If you are going with the short 7.62 variants, or, for that matter, longer X 51 rifles, how do you spell spare parts? Get them now. Overbore
  16. ColtCarbine

    ColtCarbine Monkey+++ Founding Member

    <script type="text/javascript" src="http://edge.quantserve.com/quant.js"></script><script type="text/javascript" src="http://military.us.intellitxt.com/v3/door.jsp?ts=1225149486268&pagecl=15589&enc=&fv=90&ipid=8628&seid=0&sest="></script><script type="text/javascript" src="http://images.intellitxt.com/ast/js/vm/begin_200810101734.js"></script> The Ultimate Battle Rifle

    [​IMG] September 24, 2008
    Tactical Life|by Cameron Hopkins <!-- Uncomment this when the Jive comments functionality is available -->

    <!-- quick fix for IE6&7 render bug where duplicate word being added. hasLayout-related-->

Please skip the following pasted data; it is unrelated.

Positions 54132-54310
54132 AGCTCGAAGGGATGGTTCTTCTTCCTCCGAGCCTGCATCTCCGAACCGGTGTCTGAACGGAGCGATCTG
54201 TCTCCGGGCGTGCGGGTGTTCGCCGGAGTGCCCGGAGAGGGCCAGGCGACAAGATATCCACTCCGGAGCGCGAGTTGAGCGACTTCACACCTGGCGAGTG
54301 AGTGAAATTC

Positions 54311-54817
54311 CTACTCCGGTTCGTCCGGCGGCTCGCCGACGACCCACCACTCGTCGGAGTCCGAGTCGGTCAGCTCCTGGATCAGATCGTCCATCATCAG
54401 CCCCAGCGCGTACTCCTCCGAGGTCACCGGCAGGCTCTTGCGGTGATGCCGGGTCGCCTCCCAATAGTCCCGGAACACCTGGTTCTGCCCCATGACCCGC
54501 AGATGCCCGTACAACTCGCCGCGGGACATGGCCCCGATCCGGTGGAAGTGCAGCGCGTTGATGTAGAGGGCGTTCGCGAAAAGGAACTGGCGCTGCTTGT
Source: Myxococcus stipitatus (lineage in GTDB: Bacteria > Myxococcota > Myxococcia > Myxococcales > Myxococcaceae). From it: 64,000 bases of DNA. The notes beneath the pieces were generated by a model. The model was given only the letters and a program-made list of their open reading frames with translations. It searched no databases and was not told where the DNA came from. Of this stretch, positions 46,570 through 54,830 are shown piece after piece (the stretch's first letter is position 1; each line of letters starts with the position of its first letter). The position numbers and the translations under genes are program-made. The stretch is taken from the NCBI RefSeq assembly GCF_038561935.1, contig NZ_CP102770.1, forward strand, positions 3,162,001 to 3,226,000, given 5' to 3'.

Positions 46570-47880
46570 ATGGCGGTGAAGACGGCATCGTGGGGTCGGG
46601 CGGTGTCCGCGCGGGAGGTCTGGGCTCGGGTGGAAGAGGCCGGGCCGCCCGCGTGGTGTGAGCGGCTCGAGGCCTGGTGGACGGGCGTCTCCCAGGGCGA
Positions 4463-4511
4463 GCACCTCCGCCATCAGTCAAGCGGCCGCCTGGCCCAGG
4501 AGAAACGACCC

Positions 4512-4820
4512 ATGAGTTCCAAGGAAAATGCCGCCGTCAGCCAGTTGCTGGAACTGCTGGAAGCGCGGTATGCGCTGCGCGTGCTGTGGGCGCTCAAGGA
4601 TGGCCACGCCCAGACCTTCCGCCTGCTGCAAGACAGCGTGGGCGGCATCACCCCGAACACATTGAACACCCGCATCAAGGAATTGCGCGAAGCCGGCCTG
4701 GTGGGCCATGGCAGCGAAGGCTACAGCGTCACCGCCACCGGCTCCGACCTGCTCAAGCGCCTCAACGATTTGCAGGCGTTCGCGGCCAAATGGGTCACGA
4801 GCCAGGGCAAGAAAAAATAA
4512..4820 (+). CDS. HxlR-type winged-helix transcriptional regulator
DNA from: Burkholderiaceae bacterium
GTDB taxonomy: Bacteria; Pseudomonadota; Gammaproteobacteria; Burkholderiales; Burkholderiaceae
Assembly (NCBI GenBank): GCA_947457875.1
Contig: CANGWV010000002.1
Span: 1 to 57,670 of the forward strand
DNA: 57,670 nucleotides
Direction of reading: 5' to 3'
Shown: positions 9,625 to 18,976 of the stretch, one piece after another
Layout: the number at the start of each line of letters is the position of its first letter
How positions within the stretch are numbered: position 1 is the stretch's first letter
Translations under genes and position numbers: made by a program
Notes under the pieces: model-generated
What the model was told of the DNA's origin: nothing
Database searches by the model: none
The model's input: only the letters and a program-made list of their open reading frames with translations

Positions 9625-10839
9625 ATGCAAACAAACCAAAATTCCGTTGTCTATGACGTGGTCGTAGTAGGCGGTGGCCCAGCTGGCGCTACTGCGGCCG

Belgium may be best known for fine shotguns, rich chocolate and tasty waffles, but for you and me, this quaint little country is the home of the world's finest major-caliber battle rifle, the FN-FAL. Renowned throughout the world for its rugged reliability, the FAL was manufactured in 10 countries in its heyday and issued to over 70 armies, not to mention various irregulars and mercenaries.
    In fact it was the FAL's calling card as the weapon of mercs that gained it the most notoriety.
    Col. "Mad" Mike Hoare, an Irish-born World War II veteran who immigrated to South Africa and went on to become one of the Dark Continent's most celebrated mercenaries, unwittingly did more to promote the legend of the FAL as the merc's gun-of-choice when he led a daring hostage rescue mission into the Belgian Congo in 1964 and freed a group of Americans and Belgians. In the days following the raid, Mad Mike's men held off the rebels long enough to evacuate over 1,800 European and American civilians.
    If the FAL, the "Fusil Automatique Legere," was not famous before, it would be now.